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Autistic boy to remain in care

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A ten year-old boy with severe autism should remain in secure accommodation, a family court judge has ruled.

The case concerned as 10 year-old boy referred to in the judgement as ‘Daniel X’. He lives in Essex and has been diagnosed with severe autism, as well as a serious learning disability. Until 2014 he lived at home with his parents and younger sister. Then aged eight, the boy responded to being left alone by his parents one day by wandering off down the road with no shoes or trousers on.

Already concerned that his parents were not looking after him properly, social workers quickly took Daniel into care, placing him in special accommodation. Thurrock Borough Council launched  care proceedings the following year and these were eventually transferred from the magistrates to the family court, before Judge Lynn Roberts, because the continuing accommodation of Daniel in his residential home amounted to a restriction of his liberty as he would not be able to leave. The authority therefore sought legal authorisation for this ‘deprivation of liberty’, as required by the Mental Capacity Act.

Sitting in the Family Court at Chelmsford, Judge Roberts noted that:

“The position of the Local Authority is that Daniel should remain in [the secure accommodation] with regular and frequent contact to his family. They rely on the assessments which are unanimous that Daniel needs to be cared for within a unit such as [the home]  and that his needs are too great to be cared for within a family home, and that in any event, his parents whilst caring well for [his younger sister] are not able to meet Daniel’s needs.”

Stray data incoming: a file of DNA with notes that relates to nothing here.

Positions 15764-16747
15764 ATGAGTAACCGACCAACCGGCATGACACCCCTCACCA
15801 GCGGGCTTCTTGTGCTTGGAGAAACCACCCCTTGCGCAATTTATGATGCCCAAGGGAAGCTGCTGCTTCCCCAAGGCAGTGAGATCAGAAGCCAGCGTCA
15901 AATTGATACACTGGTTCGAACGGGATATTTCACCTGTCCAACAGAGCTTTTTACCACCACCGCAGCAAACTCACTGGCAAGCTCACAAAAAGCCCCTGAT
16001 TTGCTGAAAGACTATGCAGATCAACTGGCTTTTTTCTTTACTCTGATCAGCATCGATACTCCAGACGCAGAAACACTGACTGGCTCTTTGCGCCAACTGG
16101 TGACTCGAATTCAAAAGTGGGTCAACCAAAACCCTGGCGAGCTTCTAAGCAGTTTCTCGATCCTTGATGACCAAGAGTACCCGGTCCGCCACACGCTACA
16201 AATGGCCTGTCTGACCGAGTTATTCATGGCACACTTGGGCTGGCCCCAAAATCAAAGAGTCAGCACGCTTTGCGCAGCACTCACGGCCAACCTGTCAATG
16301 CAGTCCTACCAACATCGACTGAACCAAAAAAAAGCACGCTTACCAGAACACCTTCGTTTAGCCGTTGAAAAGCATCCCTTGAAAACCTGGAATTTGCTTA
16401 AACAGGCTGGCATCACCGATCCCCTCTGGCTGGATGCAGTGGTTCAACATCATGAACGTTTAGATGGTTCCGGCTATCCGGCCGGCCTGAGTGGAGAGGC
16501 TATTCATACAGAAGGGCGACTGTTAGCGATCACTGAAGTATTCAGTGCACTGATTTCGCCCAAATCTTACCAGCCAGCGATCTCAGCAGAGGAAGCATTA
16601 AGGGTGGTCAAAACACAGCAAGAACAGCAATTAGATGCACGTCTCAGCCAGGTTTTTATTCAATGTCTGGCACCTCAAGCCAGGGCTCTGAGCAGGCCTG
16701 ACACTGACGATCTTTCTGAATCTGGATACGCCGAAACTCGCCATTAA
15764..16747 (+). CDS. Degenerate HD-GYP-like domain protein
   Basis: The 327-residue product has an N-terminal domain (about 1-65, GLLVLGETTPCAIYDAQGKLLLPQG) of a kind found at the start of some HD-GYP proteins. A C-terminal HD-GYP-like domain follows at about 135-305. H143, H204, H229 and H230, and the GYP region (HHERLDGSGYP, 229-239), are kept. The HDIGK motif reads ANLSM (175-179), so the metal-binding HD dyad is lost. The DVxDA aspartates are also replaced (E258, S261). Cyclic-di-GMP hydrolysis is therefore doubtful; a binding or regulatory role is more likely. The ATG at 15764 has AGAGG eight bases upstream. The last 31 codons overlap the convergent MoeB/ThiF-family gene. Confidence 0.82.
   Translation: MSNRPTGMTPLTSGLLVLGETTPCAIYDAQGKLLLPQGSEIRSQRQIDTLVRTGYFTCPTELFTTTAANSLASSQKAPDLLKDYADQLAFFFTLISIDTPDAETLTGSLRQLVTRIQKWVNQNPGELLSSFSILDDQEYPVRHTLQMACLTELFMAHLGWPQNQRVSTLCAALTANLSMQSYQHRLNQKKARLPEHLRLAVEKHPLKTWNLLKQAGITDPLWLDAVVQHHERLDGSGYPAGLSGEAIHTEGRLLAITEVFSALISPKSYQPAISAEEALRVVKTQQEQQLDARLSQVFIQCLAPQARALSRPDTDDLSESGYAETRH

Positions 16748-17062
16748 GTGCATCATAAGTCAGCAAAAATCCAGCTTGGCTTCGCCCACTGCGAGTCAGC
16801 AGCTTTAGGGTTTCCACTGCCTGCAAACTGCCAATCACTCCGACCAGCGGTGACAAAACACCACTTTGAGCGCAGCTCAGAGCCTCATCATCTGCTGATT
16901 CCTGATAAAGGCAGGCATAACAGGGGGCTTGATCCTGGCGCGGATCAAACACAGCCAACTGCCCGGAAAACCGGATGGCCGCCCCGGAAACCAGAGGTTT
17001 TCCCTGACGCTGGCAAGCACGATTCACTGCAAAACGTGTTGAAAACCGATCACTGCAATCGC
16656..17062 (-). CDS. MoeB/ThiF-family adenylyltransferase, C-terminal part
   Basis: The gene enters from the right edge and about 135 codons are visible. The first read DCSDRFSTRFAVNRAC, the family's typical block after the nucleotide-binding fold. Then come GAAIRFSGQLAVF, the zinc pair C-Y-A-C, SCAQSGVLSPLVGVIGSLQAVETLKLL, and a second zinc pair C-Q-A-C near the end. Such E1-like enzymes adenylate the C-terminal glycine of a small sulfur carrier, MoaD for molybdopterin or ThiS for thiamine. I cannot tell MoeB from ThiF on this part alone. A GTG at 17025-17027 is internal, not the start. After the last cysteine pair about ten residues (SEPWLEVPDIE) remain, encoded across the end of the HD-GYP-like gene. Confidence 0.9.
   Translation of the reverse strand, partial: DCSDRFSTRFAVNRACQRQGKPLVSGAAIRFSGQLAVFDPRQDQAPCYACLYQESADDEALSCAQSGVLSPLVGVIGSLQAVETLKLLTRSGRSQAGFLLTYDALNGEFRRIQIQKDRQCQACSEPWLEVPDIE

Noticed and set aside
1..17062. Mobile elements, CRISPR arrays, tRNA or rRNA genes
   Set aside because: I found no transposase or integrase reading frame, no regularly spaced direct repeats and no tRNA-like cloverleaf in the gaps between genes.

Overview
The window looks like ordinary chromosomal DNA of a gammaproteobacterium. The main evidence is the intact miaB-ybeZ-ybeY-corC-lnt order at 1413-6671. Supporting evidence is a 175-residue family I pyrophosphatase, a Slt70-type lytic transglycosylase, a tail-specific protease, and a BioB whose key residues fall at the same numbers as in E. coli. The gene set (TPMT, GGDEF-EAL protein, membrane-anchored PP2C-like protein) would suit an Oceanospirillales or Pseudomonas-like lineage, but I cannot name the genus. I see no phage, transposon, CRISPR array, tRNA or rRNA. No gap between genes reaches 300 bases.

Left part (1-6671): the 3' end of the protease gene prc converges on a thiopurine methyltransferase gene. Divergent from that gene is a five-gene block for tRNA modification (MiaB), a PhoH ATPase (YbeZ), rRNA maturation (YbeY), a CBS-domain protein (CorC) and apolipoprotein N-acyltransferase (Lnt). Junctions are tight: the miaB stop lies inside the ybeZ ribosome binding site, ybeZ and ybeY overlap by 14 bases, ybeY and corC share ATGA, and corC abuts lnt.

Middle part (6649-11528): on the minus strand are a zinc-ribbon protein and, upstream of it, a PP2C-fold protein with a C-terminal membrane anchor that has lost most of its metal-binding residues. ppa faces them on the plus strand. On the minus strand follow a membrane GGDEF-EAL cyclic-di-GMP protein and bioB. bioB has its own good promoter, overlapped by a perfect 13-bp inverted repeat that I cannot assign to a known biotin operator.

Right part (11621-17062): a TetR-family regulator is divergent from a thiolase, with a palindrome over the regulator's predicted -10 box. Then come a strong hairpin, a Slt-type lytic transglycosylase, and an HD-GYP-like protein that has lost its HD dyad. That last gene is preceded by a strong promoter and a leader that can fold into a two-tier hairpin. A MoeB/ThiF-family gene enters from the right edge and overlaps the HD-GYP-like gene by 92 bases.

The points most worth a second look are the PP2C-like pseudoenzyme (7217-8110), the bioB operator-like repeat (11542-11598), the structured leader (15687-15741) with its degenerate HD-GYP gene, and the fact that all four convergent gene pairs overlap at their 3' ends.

Both parents supported the authority’s plan to place Daniel in the care home on a long term basis. The mother was initially opposed, but later changed her mind. She did not attend the hearing.

The boy’s father, meanwhile, was reported to be “very pleased” with the care he is receiving.

Judge Roberts granted the care order, saying:

“Daniel’s parents do not oppose the making of a Care order which will allow Daniel to remain at [the secure home] but they have not been of this view until recently. I find that an order is necessary in this case to meet Daniel’s needs as it is his welfare which is my paramount concern pursuant to [section 1] of the Children Act 1989, and I am satisfied that Daniel’s needs are being well met … and that no other arrangement will meet his needs at this time.”

Turning to the deprivation of liberty, Judge Roberts explained that in most circumstances courts cannot authorise indefinite deprivations. Any deprivations must be reviewed periodically. She authorised a one year-period for Daniel, stating that the council would have to submit supporting evidence 35 days before the expiry of the order if it believed Daniel still required secure accommodation. His parents would be consulted.

Read D (deprivation of liberty declaration) here.

The blog team at Stowe is a group of writers based across our family law offices who share their advice on the wellbeing and emotional aspects of divorce or separation from personal experience. As well as pieces from our family law solicitors, guest contributors also regularly contribute to share their knowledge.

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